Most iron-containing (ferrous) materials are suitable for hotdip galvanizing. Plain carbon steel (under 150 ksi/llOO MPa) and low alloy materials, hot-rolled steel, cold-rolled steel, cast steel, ductile iron, cast iron, castings, stainless steel, and even weathering steel can be and are galvanized for enhanced corrosion protection. However, the material's chemical composition influences the characteristics of the galvanized coating. During galvanizing, the iron in the material reacts with the molten zinc to form a series of zinc-iron alloy layers, which are covered by a layer of iron-free zinc. For most hot-r
olled steels, the zinc-iron alloy portion of the coating will represent 50-70% of the total coating thickness, with the free zinc outer layer accounting for the balance (Figure 1).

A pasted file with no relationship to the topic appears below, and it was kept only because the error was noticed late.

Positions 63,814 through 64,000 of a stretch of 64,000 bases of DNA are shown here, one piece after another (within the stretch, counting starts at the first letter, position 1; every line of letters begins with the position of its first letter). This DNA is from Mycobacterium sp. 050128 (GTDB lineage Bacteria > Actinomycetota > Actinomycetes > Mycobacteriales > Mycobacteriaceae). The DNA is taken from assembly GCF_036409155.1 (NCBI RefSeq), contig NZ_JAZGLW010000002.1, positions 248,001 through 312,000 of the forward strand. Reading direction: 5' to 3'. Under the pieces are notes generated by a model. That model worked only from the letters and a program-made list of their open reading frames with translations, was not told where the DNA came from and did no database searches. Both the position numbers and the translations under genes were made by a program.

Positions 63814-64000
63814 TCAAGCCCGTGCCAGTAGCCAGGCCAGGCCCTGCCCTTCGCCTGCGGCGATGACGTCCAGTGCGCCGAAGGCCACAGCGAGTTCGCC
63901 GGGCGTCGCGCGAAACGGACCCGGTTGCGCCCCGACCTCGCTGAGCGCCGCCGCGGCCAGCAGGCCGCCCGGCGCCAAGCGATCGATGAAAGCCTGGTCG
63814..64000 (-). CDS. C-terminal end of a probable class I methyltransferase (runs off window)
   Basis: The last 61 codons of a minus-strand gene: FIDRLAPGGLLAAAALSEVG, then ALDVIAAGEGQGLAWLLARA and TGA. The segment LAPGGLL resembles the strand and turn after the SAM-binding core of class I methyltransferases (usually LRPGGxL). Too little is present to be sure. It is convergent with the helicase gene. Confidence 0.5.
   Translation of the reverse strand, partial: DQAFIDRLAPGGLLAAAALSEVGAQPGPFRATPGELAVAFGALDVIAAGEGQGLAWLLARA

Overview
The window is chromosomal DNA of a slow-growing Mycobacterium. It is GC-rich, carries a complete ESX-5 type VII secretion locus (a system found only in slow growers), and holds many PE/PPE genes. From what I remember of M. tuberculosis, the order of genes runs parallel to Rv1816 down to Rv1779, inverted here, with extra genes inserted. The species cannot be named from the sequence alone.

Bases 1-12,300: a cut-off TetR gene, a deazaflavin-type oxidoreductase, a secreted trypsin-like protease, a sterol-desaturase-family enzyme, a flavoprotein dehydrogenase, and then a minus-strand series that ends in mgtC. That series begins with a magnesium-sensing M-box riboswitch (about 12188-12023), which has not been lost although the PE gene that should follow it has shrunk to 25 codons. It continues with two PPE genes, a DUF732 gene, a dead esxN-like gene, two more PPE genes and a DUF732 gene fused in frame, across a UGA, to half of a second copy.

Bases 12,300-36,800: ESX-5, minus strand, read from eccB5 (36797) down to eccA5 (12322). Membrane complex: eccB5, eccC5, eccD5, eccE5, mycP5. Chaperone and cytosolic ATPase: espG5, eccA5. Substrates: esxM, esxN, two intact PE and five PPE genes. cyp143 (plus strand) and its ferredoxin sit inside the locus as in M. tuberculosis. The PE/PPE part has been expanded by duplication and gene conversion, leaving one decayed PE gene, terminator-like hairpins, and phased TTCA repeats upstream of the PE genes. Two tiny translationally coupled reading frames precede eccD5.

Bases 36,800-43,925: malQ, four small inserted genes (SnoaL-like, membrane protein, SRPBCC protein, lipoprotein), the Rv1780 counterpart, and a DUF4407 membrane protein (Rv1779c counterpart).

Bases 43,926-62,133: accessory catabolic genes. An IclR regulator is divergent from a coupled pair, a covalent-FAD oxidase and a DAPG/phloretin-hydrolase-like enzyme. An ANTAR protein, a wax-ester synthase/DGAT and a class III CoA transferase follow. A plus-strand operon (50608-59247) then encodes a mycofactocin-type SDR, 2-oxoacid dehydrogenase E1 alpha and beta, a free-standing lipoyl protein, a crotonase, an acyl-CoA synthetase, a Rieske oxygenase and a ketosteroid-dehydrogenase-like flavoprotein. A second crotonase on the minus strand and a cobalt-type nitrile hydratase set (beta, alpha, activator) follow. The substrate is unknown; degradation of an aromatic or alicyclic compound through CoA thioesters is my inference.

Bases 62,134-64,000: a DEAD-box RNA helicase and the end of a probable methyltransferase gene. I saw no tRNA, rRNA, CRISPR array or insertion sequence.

Steel compositions vary depending on strength and service requirements. Trace elements in the steel (silicon, phosphorus) affect the galvanizing process as well as the structure and appearance of the galvanized coating. Steels with these elements outside of the recommended ranges are known in the galvanizing industry as highly reactive steel, and may produce a coating composed entirely, or almost entirely, of zinc-iron alloy layers (Figure 2).